There are few cigar brands—particularly family-owned cigar brands—with as storied of a history as La Palina.

While the brand was dormant for many decades, Bill Paley—grandson of Samuel Paley, the brand’s founder—brought back La Palina in 2010. But La Palina is seemingly best known for what happened more than a century ago. The elder Paley emigrated to the U.S. from Ukraine and eventually found work as a lector at a cigar factory. After working as a lector and roller, he started his own cigar business of his own, Congress Cigar Co., in 1896. By 1910, Paley had opened a cigar factory in Philadelphia and eventually began turning over responsibilities to his son, William S. Paley, Bill’s father.

The middle Paley turned to radio advertising to help grow the cigar brand, and saw his sales increase thanks to a program called the “La Palina Hour.” He eventually bought into a small radio network called Columbia Phonographic Broadcasting System, which was partially owned by the parent of Columbia Records. Pretty soon, Columbia opted to divest its shares and Paley became the majority owner of the company, now known as CBS.

While CBS became Paley’s main focus, La Palina’s controlling rights were sold to Porto Rican-American Tobacco Co. in 1926 and was around in various forms and fashion until the end of the 20th century. This included time as both a premium and machine-made cigar and was eventually part of Consolidated Cigar Corp., which is now known as Altadis U.S.A.

Last year marked the 125th anniversary of La Palina and like so many cigar companies before it, the company decided a major anniversary should be marked by a special cigar. For this release, La Palina turned back to the height of its popularity for inspiration for the packaging. The band is quite similar to one La Palina used in the 1920s and the cigars are packed in glass jars that are designed to be similar to what the company used 100 years ago, though made with modern technology.

As for the cigar, it’s a 6 1/2 x 52 toro made by Oliva Cigar Co., a company that’s not known for producing cigars for other brands, though it certainly has done so in the past. Originally, La Palina did not disclose the blend, though it later said that it is made entirely of Nicaraguan tobaccos.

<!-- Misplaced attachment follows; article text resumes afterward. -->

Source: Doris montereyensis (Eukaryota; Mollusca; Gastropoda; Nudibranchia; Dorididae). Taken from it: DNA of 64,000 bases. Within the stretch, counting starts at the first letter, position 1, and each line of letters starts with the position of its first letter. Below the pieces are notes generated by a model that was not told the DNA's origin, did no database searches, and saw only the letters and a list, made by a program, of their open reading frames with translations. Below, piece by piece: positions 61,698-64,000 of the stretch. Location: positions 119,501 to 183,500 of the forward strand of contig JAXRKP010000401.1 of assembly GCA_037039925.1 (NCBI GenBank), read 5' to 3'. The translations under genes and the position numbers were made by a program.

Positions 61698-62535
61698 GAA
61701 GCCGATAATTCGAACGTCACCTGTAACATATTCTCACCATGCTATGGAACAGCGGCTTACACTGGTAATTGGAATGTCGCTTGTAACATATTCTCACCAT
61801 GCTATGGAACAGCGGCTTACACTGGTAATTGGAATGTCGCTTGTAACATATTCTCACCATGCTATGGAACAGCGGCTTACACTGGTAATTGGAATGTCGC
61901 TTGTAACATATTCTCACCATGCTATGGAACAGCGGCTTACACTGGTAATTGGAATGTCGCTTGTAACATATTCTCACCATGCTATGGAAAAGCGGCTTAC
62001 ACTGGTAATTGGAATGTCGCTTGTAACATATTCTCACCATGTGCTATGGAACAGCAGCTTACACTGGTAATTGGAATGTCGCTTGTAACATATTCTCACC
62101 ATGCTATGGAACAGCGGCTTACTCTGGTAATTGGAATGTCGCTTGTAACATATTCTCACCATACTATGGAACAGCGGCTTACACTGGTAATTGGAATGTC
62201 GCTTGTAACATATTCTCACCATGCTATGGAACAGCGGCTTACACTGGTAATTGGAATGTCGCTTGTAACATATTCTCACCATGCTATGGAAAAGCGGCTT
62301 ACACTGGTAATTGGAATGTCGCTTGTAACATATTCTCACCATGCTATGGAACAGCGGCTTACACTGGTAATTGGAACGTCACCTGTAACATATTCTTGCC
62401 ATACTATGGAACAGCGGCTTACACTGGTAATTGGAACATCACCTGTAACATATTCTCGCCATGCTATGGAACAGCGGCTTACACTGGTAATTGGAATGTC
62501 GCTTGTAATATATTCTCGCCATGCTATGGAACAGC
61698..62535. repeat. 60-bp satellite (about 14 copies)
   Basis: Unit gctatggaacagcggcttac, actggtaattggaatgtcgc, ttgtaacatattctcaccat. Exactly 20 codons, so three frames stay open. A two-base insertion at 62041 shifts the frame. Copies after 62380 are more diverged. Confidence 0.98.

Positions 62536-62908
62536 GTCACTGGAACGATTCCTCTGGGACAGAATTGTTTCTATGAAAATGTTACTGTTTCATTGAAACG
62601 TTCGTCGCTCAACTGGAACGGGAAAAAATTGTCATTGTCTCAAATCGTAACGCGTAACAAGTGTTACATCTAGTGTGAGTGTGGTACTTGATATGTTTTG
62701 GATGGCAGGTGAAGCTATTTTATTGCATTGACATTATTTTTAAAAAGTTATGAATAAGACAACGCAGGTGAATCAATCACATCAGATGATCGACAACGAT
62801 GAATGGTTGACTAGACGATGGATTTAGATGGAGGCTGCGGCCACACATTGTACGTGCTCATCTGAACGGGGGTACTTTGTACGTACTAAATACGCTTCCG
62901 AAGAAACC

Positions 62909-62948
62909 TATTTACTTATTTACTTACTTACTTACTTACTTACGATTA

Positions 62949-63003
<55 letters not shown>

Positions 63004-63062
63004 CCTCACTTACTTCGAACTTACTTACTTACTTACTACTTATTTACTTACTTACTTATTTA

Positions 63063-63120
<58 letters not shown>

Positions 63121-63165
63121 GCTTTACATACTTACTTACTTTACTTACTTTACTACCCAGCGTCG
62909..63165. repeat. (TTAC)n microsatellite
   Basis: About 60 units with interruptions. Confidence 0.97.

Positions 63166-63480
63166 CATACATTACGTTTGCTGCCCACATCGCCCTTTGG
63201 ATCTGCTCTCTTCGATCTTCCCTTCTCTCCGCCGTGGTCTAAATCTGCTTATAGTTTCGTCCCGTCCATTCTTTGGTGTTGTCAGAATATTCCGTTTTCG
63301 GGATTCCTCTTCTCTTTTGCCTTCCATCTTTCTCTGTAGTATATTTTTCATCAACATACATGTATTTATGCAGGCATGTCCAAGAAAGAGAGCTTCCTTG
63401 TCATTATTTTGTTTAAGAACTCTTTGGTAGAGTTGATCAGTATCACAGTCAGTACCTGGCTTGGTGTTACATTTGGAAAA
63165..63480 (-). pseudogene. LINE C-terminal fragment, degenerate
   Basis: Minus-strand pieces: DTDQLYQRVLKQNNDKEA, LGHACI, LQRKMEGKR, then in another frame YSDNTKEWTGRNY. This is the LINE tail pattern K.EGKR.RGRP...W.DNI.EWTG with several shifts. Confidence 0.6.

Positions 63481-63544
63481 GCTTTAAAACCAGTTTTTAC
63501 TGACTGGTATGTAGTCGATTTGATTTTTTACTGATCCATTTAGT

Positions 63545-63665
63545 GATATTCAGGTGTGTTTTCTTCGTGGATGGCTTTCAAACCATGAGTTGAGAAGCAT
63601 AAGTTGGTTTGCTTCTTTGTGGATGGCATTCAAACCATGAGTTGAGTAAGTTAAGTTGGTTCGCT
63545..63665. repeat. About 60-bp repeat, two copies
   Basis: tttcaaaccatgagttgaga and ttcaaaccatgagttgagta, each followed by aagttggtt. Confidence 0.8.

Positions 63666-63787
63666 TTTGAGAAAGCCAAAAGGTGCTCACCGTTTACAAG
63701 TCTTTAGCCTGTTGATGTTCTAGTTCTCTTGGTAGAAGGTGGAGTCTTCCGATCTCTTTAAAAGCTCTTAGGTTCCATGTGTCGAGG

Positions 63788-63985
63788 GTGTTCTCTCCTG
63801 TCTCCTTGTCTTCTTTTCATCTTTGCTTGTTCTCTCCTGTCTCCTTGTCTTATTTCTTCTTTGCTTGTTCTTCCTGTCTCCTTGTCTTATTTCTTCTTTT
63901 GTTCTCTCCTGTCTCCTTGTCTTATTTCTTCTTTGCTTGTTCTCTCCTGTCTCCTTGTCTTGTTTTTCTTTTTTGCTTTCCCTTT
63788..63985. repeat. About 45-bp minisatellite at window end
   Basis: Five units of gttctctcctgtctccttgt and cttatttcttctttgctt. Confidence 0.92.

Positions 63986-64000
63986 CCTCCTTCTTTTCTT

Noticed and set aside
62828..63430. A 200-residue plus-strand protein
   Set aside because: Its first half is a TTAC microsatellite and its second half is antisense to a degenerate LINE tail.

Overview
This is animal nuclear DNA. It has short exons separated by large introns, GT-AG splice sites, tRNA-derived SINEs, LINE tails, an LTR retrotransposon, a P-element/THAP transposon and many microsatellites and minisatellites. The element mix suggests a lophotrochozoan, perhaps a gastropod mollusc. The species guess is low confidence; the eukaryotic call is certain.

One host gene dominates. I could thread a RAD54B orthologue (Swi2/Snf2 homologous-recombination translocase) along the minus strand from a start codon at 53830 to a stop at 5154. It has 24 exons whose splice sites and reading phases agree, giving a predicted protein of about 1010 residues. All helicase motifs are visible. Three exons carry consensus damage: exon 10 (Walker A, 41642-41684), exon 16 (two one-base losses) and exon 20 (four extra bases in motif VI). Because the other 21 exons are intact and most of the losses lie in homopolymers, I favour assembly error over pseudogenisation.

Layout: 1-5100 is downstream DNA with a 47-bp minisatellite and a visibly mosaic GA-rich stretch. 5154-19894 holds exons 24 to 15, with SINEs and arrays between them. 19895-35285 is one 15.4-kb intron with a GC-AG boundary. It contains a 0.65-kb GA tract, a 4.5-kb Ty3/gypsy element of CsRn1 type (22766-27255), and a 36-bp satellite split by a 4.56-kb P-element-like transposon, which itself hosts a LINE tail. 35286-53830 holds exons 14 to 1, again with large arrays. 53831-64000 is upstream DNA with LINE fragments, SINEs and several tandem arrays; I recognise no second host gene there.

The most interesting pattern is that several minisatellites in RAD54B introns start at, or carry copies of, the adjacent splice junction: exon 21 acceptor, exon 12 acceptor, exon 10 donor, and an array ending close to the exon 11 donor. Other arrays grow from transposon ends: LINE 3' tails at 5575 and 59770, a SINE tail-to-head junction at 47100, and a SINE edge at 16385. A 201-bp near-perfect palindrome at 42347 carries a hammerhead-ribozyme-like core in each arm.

The La Palina 125 Años is limited to just 300 jars of 37 cigars, which began shipping to stores in December 2021. In addition to the jar, retailers were sent an additional bundle of 37 cigars accompanying each jar.

  • Cigar Reviewed: La Palina 125 Años
  • Country of Origin: Nicaragua
  • Factory: Tabacalera Oliva de Nicaragua S.A.
  • Wrapper: Nicaragua
  • Binder: Nicaragua
  • Filler: Nicaragua
  • Length: 6 1/2 Inches
  • Ring Gauge: 52
  • Vitola: Toro Extra
  • MSRP: $25 (Jar of 37, $925)
  • Release Date: December 2021
  • Number of Cigars Released: 300 Jars of 37 Cigars + 300 Bundles of 37 Cigars (22,200 Total Cigars)
  • Number of Cigars Smoked For Review: 3

The first thing that jumps out to me is that this cigar has a pigtail, which is not something that Oliva is not known for using on its own cigars. It’s interesting to me that the factory is willing to do this, but Oliva as a brand has avoided it. The band is printed nicely, though without the jar it’s really tough to understand that this is a flagship product, let alone a halo product. The wrapper has a decent color with some minor discoloration, though my larger issues are loose seams on one cigar and a bit of a bump in one of the veins that makes the bottom part of one cigar appear gnarly. Where the wrapper stands out to me is in the feel, as it makes me think of the most supple natural leather. The aroma from the La Palina 125’s wrapper is a mixture of floral sensations, cocoa, barnyard and some rocky earth. The foot smells a bit stronger, medium-full, and has a bigger barnyard flavor joined by chocolate and a sweet apple sensation. Cold draws have earthiness and chocolate over floral flavors, oatmeal and some barnyard. Depending on the cigar, the cold draw is medium-plus to medium-full in intensity.